The summation of its findings can be expressed in its words: “While disinvestment offers a bonanza for the private players who will secure easy access to valuable machinery, skilled human resource pool, scarce natural resources in some cases, and land assets of immense value, it is the public at large and the public exchequer in particular that will be the losers in the ultimate analysis.”

Thus, the Report gives a categorical NO to the question of whether privatisation of the public sector and monetisation of assets subserves the common good. This is not at all unexpected – life experience of crores of people – workers in Public Sector Enterprises (PSEs) as well as users shows that. It further shows that all the rosy objectives outlined in the Constitution by means of Directive Principles have been violated by the privatisation policy. Inequality has soared, working conditions have become terrible, monopolisation has tremendously increased and people’s money has been going into the hands of capitalists at increasingly faster rates. In short, losses have been nationalised and profits privatised.

Vital Questions arising from the Report:

The Report has quoted instances where the Supreme Court has come out with pro-people judgments. This raises fundamental questions that need to be answered:

  • How many people can afford to approach the Supreme Court? How many pro-people judgments has the Supreme Court delivered?
  • The Supreme Court does not have executive powers to implement its decisions.
  • When the judges are appointed by the Executive, how will they be accountable to the people?

The report mentions that Article 37 of the Constitution in Part IV says that the provisions contained in Part IV shall not be enforceable by any court, but the principles therein laid down are nevertheless fundamental in the governance of the country and it shall be the duty of the State to apply these principles in making laws. (emphasis added)”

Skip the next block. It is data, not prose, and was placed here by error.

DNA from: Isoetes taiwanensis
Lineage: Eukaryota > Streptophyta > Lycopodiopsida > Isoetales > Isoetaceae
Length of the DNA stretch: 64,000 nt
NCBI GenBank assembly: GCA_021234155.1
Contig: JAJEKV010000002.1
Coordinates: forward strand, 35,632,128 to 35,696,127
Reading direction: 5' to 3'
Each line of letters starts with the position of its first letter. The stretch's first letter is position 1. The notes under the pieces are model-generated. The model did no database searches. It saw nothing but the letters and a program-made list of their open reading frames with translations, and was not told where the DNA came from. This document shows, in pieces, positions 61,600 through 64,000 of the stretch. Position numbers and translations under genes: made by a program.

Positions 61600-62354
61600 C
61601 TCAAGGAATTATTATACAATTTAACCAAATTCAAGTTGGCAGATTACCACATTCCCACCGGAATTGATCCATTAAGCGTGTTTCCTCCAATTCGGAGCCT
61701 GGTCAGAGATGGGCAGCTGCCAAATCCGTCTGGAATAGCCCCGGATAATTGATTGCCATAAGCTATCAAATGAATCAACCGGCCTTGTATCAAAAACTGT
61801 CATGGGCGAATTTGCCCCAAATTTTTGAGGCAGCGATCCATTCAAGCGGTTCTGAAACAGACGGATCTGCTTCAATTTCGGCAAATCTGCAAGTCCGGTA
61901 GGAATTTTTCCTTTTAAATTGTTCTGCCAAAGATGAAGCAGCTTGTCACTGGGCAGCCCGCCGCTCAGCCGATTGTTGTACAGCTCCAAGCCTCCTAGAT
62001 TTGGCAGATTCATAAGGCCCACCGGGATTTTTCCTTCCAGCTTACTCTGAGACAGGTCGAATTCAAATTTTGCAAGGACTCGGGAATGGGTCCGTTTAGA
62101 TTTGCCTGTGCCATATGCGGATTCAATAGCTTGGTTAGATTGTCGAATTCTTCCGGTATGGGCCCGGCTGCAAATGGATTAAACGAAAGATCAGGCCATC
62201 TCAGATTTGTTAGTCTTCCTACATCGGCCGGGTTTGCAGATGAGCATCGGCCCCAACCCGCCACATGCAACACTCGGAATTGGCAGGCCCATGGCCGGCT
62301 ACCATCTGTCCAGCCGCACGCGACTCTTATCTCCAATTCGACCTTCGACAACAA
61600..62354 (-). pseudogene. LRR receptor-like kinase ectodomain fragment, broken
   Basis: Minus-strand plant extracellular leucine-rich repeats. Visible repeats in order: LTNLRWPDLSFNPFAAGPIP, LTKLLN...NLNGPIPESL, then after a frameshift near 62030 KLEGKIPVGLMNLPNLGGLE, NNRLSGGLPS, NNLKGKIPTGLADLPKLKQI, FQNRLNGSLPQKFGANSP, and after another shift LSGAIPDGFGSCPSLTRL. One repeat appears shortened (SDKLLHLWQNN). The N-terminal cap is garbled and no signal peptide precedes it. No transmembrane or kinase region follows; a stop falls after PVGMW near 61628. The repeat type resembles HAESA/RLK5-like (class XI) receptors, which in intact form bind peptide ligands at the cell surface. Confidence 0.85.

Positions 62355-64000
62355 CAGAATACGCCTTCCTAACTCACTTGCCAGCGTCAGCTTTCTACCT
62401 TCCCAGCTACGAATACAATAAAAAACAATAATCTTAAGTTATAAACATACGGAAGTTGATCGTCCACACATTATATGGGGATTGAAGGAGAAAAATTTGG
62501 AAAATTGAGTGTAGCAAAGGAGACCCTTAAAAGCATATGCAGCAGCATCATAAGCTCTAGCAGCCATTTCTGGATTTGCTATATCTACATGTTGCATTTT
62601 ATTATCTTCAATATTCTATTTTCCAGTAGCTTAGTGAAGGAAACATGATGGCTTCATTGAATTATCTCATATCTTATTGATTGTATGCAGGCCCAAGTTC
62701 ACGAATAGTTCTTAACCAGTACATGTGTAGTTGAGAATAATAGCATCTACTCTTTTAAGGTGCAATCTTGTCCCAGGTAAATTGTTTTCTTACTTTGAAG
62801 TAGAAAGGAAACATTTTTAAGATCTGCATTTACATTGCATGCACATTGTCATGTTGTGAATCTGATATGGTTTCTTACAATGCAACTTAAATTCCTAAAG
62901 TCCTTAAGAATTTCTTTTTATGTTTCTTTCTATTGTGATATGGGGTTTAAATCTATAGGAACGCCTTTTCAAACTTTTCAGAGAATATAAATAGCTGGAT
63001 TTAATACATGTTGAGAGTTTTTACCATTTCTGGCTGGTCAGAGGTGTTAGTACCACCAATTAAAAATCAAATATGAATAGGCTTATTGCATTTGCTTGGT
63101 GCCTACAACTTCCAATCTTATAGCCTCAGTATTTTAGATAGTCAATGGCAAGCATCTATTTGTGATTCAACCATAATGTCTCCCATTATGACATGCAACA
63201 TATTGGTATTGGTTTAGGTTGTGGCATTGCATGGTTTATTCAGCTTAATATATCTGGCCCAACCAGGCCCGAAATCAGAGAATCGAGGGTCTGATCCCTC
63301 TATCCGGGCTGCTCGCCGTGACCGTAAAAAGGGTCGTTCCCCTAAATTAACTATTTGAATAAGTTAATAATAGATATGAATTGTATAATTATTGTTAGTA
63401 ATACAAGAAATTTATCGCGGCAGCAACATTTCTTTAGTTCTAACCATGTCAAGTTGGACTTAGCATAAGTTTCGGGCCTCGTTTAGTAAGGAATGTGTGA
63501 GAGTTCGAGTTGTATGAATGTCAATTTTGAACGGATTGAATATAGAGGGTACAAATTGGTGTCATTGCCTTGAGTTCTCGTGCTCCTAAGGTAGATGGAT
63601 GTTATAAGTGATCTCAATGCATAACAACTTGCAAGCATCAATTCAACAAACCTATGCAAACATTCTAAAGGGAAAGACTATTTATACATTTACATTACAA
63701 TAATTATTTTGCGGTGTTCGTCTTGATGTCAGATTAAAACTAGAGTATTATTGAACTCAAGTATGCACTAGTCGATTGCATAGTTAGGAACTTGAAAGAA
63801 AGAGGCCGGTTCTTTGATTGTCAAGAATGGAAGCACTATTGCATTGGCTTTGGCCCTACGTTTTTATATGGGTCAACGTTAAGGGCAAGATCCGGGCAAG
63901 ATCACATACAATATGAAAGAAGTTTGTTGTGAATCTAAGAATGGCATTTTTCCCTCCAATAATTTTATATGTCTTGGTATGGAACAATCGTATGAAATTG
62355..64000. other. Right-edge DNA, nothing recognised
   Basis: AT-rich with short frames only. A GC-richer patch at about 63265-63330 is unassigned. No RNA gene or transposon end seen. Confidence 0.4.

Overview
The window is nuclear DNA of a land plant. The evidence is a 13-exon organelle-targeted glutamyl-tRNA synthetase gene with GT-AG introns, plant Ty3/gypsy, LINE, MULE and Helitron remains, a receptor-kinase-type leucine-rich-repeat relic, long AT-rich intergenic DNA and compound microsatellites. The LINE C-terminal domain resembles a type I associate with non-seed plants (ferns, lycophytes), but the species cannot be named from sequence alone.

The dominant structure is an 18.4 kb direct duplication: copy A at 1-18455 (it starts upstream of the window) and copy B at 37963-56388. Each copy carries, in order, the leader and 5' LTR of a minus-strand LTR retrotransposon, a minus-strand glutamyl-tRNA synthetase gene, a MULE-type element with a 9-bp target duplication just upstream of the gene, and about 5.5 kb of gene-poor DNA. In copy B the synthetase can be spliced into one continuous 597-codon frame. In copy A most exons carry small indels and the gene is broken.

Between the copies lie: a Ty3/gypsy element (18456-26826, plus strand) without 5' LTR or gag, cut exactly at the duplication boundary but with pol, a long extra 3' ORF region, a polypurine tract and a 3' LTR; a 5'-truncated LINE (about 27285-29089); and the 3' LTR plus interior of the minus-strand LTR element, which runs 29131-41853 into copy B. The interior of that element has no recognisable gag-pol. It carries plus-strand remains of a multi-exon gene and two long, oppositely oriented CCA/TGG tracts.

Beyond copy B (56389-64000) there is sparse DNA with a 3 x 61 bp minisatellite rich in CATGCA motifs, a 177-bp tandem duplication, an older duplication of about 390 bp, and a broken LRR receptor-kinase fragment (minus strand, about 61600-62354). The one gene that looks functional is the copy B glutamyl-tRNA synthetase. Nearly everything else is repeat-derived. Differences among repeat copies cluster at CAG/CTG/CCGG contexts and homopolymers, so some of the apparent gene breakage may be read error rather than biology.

And further, “Our constitution is unique in that the policy directions of building a social order for the promotion of the welfare of the people have been enshrined in it. Moreover, a duty has been cast on the state to apply these principles in making laws and policies. This report demonstrates that the state has reneged on this obligation and duty to secure a social order for the promotion and welfare of the people.”

The Report demonstrates how “Apart from the fundamental infirmity of the whole disinvestment process being unconstitutional, there are individual laws that stand violated in the process of disinvestment that is being followed at present.” The laws violated by the state include the erstwhile Land Acquisition Law, provisions of the Panchayats (Extension to the Scheduled Areas) Act, (PESA) and the Forest Rights Act legislations.

This in turn raises some vital questions:

  • Why is there no mechanism to ensure that the Directive Principles in the Constitution are implemented in practice?
  • When the Executive violates them, (as it has been repeatedly doing over the years, irrespective of the party in power) why is there no mechanism to bring it to book and mete out exemplary punishment?


An interesting point brought out by the report is how the Public Sector Enterprises themselves have been taking anti-worker actions. “Moreover, when a public undertaking outsources its services – for instance, the Indian Railways outsourcing catering services – the transfer of these activities does not bind the contractor to any of the legal commitments that the Railways as an entity is committed to. For instance, in 2018 the Railways had 13.11 lakh employees on its rolls (according to a reply by the Government in the Lok Sabha in January 2018). However, in the preceding five years the Railways had employed 7.5 lakh workers on contractual terms.”

This brings us to the same point:

  • Who is the Executive accountable to?
  • The bureaucrats who head the PSEs are certainly not accountable to the people. They have a vested interest in dancing to the tune of the government of the day, which in turn is not accountable to the electors, but which has come to power using the unimaginably high funds that the big corporates have provided the leaders of the party (or parties).

In sum, we can say that the Report does a good job of elaborating how governments of various parties have worked to benefit the capitalists at the expense of all of us, the people of our country. It has also raised vital questions that need to be mulled over, debated and discussed in order to chart out our path ahead.